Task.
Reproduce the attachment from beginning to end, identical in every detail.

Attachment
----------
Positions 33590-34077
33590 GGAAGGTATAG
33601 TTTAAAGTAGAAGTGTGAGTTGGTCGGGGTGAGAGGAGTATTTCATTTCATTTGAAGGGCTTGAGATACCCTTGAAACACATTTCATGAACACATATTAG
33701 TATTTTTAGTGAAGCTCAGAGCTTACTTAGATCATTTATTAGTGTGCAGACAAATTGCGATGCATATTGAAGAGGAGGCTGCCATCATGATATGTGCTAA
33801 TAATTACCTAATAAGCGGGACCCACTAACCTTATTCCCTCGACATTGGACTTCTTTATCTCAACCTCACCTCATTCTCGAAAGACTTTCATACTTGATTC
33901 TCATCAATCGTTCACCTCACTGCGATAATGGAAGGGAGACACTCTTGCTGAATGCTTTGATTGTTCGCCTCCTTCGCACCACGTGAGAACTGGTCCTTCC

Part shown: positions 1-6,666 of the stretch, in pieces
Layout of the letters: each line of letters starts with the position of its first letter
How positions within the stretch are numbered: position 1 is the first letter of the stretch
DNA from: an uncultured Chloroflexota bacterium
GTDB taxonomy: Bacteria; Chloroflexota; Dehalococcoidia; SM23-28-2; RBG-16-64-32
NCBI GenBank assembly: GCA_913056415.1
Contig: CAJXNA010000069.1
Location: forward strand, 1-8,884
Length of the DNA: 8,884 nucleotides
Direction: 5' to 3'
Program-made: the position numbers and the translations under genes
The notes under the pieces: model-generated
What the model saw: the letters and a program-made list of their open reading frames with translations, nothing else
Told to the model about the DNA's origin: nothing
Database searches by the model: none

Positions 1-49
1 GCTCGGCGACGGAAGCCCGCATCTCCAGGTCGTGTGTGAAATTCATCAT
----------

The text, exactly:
Positions 33590-34077
33590 GGAAGGTATAG
33601 TTTAAAGTAGAAGTGTGAGTTGGTCGGGGTGAGAGGAGTATTTCATTTCATTTGAAGGGCTTGAGATACCCTTGAAACACATTTCATGAACACATATTAG
33701 TATTTTTAGTGAAGCTCAGAGCTTACTTAGATCATTTATTAGTGTGCAGACAAATTGCGATGCATATTGAAGAGGAGGCTGCCATCATGATATGTGCTAA
33801 TAATTACCTAATAAGCGGGACCCACTAACCTTATTCCCTCGACATTGGACTTCTTTATCTCAACCTCACCTCATTCTCGAAAGACTTTCATACTTGATTC
33901 TCATCAATCGTTCACCTCACTGCGATAATGGAAGGGAGACACTCTTGCTGAATGCTTTGATTGTTCGCCTCCTTCGCACCACGTGAGAACTGGTCCTTCC

Part shown: positions 1-6,666 of the stretch, in pieces
Layout of the letters: each line of letters starts with the position of its first letter
How positions within the stretch are numbered: position 1 is the first letter of the stretch
DNA from: an uncultured Chloroflexota bacterium
GTDB taxonomy: Bacteria; Chloroflexota; Dehalococcoidia; SM23-28-2; RBG-16-64-32
NCBI GenBank assembly: GCA_913056415.1
Contig: CAJXNA010000069.1
Location: forward strand, 1-8,884
Length of the DNA: 8,884 nucleotides
Direction: 5' to 3'
Program-made: the position numbers and the translations under genes
The notes under the pieces: model-generated
What the model saw: the letters and a program-made list of their open reading frames with translations, nothing else
Told to the model about the DNA's origin: nothing
Database searches by the model: none

Positions 1-49
1 GCTCGGCGACGGAAGCCCGCATCTCCAGGTCGTGTGTGAAATTCATCAT